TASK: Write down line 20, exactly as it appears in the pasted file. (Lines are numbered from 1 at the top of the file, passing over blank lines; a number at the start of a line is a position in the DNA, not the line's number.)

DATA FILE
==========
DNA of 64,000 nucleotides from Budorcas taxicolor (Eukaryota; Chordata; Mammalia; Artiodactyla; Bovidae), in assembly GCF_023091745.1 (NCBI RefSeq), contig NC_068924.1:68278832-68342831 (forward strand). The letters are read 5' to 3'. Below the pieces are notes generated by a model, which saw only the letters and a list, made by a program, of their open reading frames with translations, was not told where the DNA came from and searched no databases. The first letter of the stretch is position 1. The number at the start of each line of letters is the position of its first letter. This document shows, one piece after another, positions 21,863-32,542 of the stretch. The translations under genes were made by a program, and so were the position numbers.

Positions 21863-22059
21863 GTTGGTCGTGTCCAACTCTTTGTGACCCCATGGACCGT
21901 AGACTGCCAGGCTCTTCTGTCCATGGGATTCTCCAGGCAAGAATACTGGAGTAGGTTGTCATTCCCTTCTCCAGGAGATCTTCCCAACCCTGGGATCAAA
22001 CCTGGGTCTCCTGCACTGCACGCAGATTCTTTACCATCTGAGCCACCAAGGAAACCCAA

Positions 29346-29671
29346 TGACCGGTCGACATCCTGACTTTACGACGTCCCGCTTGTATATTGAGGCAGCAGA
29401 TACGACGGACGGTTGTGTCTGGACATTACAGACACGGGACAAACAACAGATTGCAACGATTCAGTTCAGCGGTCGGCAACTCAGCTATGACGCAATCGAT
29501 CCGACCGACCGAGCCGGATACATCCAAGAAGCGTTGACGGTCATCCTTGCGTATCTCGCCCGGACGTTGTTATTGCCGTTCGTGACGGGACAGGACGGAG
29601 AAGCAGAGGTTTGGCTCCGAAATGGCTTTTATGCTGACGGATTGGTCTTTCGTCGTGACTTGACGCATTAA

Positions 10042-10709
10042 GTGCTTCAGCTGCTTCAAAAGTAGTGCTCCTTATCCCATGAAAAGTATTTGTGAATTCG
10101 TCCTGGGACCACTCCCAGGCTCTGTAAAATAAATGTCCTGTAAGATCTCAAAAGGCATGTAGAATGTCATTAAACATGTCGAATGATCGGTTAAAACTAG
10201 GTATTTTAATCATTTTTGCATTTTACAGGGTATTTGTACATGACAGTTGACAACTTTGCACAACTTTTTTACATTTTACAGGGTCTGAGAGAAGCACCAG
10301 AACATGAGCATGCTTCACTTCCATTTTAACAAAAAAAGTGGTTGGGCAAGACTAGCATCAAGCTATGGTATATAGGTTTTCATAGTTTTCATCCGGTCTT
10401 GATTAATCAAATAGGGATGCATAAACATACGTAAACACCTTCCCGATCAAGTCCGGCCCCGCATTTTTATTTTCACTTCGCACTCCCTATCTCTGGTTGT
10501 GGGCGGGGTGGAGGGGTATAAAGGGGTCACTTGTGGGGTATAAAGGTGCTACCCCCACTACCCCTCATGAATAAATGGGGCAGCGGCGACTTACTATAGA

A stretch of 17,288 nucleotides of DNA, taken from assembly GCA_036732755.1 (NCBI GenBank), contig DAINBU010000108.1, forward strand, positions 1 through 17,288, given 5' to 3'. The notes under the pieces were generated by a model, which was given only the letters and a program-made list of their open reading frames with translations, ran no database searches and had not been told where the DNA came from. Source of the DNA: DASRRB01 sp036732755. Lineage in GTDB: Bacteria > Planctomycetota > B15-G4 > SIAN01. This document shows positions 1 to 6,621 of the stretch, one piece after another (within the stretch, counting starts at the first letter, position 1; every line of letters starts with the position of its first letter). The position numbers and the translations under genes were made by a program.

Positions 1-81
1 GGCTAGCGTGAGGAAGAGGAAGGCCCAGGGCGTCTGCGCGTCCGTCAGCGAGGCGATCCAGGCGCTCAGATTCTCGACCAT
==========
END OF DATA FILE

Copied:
1 GGCTAGCGTGAGGAAGAGGAAGGCCCAGGGCGTCTGCGCGTCCGTCAGCGAGGCGATCCAGGCGCTCAGATTCTCGACCAT